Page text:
In 2014 and 2015, Enbridge applied for and received 12 Construction Stormwater Permits (CSW) from the Minnesota Pollution Control Agency (MPCA), for storage yards across the 1854 and 1855 Treaty Areas of Northern Minnesota, used to stockpile pipe for the proposed Sandpiper and Line 3 pipeline projects.  Eleven of the 12 permits are still active today.  All were issued illegally.

Honor the Earth’s research on this issue, much of which came thru a Data Practices Act Request to the MPCA, informed Sunday’s article in the Star Tribune, “Pipeline Opponents Claim Enbridge Skirted Permit Rules for Storage Yard”.

The permits are invalid because the MPCA’s Construction Stormwater General Permit, under which these pipe yards were authorized, requires all environmental review for the project to be completed before issuance.  Also, the Minnesota Environmental Policy Act (MEPA) prohibits the issuance of any permits for new projects before the state’s environmental review is complete and deemed adequate.  This is a common sense law designed to prevent premature state action.  The Minnesota Environmental Quality Board administrative rules expand upon and interpret the relevant MEPA statue in detail and explain that its purpose is to ensure a robust and unbiased environmental review process.

On the online applications for all 12 CSW permits, Enbridge checked a box saying yes, all necessary environmental review was complete.  The MPCA says that they don’t have the capacity to review all applications, so any online application with the correct boxes checked is automatically approved.

Enbridge’s assertion at the time of CSW permit application submission that all necessary environmental review for the projects had been completed, and MPCA’s issuance of permits without documentation of completed environmental review or a variance from the rules, represent violations of Minnesota law.  In March 2017, the MPCA wrote a letter to Enbridge acknowledging this.

These violations have irreparably undermined the state’s ability to conduct an objective process for reviewing the projects and determining if they are in the state’s best interest.  They have encouraged Enbridge’s recent “doubling-down” on investments in the project in order to avoid sunk costs, including an overwhelming number of print, TV, social media, and radio advertisements; busses of employees and union workers at public hearings; and increased allocations of legal resources in the state process and political organizing resources across Northern MN.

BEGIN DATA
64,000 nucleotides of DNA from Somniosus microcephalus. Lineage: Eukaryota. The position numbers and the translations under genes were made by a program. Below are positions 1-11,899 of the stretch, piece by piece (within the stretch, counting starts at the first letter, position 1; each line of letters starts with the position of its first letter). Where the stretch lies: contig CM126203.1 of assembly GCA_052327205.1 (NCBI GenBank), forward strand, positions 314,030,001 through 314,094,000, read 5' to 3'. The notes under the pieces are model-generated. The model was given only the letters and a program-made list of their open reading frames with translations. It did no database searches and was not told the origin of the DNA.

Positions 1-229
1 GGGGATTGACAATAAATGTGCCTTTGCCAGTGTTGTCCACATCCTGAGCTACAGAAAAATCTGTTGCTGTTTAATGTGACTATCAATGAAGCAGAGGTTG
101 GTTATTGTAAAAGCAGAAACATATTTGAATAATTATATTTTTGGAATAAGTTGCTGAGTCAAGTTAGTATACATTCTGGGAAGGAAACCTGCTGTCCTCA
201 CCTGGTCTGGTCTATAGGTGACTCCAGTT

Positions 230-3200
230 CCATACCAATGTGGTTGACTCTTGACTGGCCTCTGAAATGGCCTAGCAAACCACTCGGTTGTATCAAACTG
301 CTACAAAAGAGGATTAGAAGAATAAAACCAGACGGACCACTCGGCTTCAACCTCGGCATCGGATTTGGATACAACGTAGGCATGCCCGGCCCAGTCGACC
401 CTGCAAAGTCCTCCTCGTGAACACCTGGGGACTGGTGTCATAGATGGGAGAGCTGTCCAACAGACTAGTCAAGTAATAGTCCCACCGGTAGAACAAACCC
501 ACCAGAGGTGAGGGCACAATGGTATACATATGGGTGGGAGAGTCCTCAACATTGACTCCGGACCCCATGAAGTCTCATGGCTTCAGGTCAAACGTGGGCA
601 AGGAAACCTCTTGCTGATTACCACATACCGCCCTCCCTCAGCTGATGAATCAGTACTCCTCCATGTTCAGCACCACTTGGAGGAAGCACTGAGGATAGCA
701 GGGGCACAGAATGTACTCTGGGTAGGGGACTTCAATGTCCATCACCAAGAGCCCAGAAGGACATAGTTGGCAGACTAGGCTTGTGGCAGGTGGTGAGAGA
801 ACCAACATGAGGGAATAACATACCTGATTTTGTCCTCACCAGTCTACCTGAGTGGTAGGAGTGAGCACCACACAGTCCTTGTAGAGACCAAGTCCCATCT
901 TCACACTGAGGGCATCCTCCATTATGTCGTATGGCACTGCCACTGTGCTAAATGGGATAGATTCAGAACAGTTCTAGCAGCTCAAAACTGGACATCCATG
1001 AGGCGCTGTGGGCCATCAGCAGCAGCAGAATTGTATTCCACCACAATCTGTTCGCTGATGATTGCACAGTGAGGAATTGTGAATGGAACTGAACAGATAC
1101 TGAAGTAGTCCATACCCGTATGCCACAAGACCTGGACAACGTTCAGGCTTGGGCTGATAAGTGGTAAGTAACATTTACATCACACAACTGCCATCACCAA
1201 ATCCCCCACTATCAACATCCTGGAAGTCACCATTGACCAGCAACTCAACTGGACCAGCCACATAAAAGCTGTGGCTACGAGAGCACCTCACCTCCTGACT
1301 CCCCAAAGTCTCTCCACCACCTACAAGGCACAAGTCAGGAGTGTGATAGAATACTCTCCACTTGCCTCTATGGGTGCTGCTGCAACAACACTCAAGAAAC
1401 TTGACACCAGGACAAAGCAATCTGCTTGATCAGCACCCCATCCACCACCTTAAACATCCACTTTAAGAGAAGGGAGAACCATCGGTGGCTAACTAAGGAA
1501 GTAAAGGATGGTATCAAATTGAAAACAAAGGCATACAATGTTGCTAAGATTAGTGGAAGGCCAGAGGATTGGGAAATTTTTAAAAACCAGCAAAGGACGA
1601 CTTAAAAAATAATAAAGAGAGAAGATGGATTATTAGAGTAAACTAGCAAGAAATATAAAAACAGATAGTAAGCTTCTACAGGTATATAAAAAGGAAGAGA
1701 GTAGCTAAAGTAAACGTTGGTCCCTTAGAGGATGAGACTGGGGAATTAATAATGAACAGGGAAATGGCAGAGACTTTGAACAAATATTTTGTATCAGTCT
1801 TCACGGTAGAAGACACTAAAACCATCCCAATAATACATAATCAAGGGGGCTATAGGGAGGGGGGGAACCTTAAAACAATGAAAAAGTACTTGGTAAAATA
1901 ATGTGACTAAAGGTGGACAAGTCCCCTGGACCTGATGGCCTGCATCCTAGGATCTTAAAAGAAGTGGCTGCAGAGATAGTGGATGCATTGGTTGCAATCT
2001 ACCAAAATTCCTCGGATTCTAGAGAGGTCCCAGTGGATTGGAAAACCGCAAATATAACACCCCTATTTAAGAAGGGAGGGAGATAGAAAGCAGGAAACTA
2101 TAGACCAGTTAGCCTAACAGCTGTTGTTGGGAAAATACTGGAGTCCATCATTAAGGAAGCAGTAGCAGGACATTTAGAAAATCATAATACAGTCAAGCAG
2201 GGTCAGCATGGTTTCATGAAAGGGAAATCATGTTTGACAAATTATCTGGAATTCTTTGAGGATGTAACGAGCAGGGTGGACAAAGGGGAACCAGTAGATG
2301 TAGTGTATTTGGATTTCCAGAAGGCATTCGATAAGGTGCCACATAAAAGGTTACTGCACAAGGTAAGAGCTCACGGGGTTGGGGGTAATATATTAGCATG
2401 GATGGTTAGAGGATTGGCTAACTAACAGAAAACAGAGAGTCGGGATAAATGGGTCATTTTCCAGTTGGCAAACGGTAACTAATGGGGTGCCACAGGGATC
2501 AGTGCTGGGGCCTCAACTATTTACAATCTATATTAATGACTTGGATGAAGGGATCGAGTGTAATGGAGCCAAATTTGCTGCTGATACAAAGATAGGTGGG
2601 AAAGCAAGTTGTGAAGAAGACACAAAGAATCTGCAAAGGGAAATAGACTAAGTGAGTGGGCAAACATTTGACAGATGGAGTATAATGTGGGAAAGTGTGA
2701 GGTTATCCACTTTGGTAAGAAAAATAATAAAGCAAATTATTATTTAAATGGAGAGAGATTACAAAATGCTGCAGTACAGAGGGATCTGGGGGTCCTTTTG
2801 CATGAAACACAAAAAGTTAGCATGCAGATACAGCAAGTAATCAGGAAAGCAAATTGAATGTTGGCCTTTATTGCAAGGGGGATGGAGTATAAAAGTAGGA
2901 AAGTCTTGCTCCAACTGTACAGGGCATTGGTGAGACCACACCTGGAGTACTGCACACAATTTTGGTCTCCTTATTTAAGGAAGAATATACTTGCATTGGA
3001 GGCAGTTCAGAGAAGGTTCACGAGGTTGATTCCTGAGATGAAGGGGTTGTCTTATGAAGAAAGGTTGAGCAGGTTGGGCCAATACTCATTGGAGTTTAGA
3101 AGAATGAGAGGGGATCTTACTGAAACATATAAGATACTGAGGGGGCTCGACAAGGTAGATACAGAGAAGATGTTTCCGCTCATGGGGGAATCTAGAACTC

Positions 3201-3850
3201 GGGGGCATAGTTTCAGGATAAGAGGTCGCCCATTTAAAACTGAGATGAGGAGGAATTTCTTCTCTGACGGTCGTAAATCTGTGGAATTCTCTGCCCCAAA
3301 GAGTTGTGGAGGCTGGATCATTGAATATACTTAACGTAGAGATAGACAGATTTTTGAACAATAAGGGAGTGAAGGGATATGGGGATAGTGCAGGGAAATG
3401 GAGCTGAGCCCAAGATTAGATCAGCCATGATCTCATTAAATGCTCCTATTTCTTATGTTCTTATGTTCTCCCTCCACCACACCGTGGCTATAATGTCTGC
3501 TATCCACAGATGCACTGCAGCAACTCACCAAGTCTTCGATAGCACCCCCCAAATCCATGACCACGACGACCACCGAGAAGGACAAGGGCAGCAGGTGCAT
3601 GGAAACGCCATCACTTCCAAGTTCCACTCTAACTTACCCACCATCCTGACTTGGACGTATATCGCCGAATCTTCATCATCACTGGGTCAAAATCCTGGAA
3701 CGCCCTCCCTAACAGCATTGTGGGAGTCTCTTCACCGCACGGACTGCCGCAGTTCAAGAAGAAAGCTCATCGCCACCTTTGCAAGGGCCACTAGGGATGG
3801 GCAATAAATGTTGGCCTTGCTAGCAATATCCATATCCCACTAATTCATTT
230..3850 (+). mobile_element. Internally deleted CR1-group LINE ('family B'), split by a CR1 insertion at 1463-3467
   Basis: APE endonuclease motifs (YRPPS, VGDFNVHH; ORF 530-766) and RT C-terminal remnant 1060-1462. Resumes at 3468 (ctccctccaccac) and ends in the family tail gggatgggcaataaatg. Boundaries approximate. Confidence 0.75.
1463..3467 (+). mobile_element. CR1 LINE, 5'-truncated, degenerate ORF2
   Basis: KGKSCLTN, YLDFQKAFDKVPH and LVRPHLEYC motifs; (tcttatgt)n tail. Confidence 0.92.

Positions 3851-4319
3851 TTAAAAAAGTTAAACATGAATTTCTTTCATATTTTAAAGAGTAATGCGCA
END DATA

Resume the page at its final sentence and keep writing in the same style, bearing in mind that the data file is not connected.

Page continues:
This has also introduced enormous bias into the court of public opinion, as rural communities across Northern Minnesota have now spent years living with pipe for the proposed project transported on their roads and piled in their backyards.

Winona LaDuke, Executive Director of Honor the Earth, says, “Every day, my people are forced to face these pipeline yards and watch more pipe come in on rail and truck.  The project is unapproved, yet hundreds of millions of dollars of material sits in our communities as if it is a done deal. We have lived here for thousands of years and are already under extreme duress.  The additional impact of living with these pipes in our backyards is immense for my community.  We believe that the company should not be able to violate state law.  There are no permits, the pipes should not be here.  We call on the State to require their removal.”

To remedy this situation, Enbridge should demonstrate their support for a fair review process by acknowledging their non-compliance with MEPA and the CSW General Permit application prerequisites, terminating all relevant CSW permits, and removing their pipes from state boundaries.  Otherwise, the MPCA should vacate the CSW permits and require Enbridge to remove their pipes from state boundaries. The MN Public Utilities Commission should abort the ongoing application review process for Line 3 and require Enbridge to reapply.

The MN Department of Commerce has submitted and defended their formal testimony with expert economic analysis concluding a lack of need for the project.  A final round of public hearings was held in September and October across the state, and thousands attended to voice their opinions.  The evidentiary hearings just concluded on Monday, November 20, where attorneys and intervening parties had a chance to cross-examine each other’s expert witnesses.  During the evidentiary hearing, Honor the Earth attorneys asked Enbridge’s Line 3 Project Director, Paul Eberth, why one of the active CSW permits (for the Carlton Pipe Yard) was transferred to Texas-based pipeline company Targa LLC in September 2017, and he testified under oath that he didn’t know what Targa was doing with it.

Enbridge staff also testified that they have already purchased all the pipe for Line 3, that the cost for the pipe for the Minnesota portion alone was over $300 million, and that approximately half of it is already staged in these pipe yards.  The rest is coming in by rail and truck as we speak.  

Honor the Earth, other intervening parties, and retired MPCA staff and citizen advocate Willis Mattison, are filing procedural grievances about the illegally issued pipe yard permits.

The MN Public Utilities Commission will rule on the adequacy of the final Environmental Impact Statement in December and is expected to make a final permit decision in May 2018.


Summary of MPCA Permit Data (from

MPCA Construction Stormwater General Permit (see Section 1.B and Appendix A Section A)

Relevant MN Statute and Rules (MEPA 116D.04 Subd. 2b and EQB Rules 4410.0200 and 4410.3100)

Enbridge's 12 Permit Applications for Pipe Yards 

MPCA Letter to Enbridge Acknowledging Violation

Transfer of Carlton Pipe Yard CSW Permit from Enbridge to Targa LLC